Need a loud but not too abrasive soundtrack by which to brood or contemplate suicide? Chelsea Wolfe’s fifth album, the thoroughly goth-ed out Abyss, will do the trick.
Dark, heavy and plodding, Abyss is an album-long invitation to stare forlornly at your ceiling. Seriously, several of the tracks here would be good film soundtrack fodder for the scene where a despondent character under the age of 40 is sinking slowly into a bathtub, contemplating the pros and cons of actually slicing those wrists. (To be fair, I may say that partly because I watched “The Skeleton Twins” the same weekend I listened to Abyss. The movie’s good; it’s recommended. OK, back to reviewing music.)
With all the implicit and explicit doom and gloom usually set to a chugging march, you get the feeling that Wolfe, to a large degree, is getting in her own way. She has a pretty voice rooted in more accessible music, and a solid sense of dynamics, both of which periodically pull Abyss back from the … well, you know. And even in some of the songs that drift and fail to hold interest, there are moments of intrigue amid all the pitch-black atmospherics.
The best moments of Abyss are at the front and back. Opening track “Carrion Flowers” immediately smashes you in the face with bass-y distortion and lurches along in a fashion that can easily numb you, but Wolfe’s voice adds melodic flavor and takes some of the edge off. “Iron Moon,” the standout and the only track I’d really ever clamor to hear again, pulls off the quiet-to-suddenly-LOUD dynamic shift of some of the best noisy ‘90s alternative, with an anthemic chorus I’d call moderately compelling.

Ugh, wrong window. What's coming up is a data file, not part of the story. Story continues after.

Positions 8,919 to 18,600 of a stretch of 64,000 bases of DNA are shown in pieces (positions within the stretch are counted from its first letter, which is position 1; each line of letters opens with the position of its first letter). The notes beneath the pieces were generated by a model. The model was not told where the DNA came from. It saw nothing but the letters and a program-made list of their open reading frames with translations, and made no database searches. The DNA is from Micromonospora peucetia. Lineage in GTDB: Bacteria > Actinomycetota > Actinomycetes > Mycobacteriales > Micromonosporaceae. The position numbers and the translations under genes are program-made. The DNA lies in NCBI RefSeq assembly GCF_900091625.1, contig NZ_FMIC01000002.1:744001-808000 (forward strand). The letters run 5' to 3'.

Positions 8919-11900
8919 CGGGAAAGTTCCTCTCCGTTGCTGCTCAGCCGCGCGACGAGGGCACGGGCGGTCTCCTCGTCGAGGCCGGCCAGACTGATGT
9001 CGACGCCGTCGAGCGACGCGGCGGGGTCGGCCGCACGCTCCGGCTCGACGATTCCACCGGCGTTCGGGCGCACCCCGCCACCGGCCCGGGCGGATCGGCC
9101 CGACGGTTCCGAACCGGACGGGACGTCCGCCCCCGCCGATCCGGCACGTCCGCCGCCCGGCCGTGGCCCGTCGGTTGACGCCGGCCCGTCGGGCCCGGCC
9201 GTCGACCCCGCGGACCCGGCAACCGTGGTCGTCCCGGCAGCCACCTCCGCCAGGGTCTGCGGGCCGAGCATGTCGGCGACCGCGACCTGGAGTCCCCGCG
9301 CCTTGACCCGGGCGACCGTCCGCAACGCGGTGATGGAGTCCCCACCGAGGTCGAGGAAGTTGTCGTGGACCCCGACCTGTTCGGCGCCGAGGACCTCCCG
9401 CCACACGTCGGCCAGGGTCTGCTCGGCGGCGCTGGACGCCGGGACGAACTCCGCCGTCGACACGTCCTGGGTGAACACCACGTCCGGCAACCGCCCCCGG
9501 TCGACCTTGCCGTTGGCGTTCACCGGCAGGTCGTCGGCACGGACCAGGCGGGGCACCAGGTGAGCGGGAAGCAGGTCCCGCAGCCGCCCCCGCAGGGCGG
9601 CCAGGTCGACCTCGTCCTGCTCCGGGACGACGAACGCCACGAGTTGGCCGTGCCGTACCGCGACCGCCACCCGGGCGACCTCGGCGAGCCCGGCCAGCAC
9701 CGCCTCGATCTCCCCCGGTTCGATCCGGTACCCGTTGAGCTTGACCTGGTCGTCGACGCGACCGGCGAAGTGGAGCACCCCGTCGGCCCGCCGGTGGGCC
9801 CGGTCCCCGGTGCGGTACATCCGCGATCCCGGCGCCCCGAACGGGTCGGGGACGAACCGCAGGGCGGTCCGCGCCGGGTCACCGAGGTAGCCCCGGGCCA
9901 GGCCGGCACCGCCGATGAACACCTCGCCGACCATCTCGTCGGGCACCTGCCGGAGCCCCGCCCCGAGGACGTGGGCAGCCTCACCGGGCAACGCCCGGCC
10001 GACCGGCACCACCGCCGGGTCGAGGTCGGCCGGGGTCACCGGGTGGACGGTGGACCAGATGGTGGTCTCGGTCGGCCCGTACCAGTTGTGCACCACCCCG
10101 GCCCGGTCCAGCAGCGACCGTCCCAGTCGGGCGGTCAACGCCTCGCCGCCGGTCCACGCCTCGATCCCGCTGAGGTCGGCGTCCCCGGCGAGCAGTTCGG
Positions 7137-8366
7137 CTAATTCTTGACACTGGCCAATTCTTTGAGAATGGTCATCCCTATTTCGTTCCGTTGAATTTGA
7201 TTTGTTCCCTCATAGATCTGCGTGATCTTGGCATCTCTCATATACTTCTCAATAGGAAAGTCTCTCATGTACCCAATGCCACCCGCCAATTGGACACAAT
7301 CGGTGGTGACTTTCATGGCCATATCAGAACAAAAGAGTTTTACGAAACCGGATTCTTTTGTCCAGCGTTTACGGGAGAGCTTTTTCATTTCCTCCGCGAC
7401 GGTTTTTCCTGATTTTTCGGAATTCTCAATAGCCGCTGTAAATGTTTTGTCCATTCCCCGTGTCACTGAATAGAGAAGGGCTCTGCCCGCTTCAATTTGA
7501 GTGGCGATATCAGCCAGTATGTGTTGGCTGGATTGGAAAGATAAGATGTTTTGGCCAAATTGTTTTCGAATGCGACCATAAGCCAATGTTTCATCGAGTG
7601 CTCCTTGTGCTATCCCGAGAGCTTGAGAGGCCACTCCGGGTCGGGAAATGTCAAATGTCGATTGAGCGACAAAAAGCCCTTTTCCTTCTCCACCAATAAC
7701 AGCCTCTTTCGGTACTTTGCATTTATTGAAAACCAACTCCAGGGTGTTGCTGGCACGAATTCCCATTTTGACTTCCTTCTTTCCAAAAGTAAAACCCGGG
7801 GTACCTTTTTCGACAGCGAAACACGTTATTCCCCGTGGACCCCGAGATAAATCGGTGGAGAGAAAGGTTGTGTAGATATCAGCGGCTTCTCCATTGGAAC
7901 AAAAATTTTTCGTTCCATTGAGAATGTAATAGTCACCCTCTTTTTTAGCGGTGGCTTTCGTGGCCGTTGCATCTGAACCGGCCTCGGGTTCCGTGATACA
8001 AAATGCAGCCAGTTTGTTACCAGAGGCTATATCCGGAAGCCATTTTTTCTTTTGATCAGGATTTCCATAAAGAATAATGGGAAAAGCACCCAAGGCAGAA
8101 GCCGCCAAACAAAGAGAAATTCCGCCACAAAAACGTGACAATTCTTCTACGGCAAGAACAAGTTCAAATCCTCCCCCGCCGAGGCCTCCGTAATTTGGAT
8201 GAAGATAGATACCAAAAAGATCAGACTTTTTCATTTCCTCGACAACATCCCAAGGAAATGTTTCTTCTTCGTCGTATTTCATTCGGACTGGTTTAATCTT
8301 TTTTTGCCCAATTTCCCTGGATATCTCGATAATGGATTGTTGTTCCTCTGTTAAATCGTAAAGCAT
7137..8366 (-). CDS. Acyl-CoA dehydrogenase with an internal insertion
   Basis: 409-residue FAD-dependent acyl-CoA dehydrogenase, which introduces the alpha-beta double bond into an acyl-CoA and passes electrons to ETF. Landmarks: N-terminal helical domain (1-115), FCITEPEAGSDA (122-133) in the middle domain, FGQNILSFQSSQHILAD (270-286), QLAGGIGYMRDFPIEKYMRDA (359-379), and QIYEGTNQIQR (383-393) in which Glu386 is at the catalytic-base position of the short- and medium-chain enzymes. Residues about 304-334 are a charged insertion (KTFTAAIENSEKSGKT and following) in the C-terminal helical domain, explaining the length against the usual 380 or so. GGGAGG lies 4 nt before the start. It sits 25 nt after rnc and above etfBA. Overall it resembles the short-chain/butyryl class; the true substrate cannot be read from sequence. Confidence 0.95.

Most of the other highlights come in pieces. On “Maw,” a drawn-out solo guitar line coexists surprisingly well with spooky goth effects that lead into some ‘90s-style distortion, but the song’s lack of focus had me checked out well before the end of its nearly six-minute running time. Most other tracks will have you either indulging in your self-defeat Len-style, or tuning out and playing on your phone.
Wolfe is certainly talented, but she’s intent on setting a certain mood, and doing it over and over again. To that extent, the appropriately titled Abyss succeeds. But if you’re looking for music that engages you, instead of just serving as background for real or imagined despair, for the most part, you can just fire up “Iron Moon,” then look elsewhere.
Rating: 2.5 stars out of 5
Listen to “Carrion Flowers” here: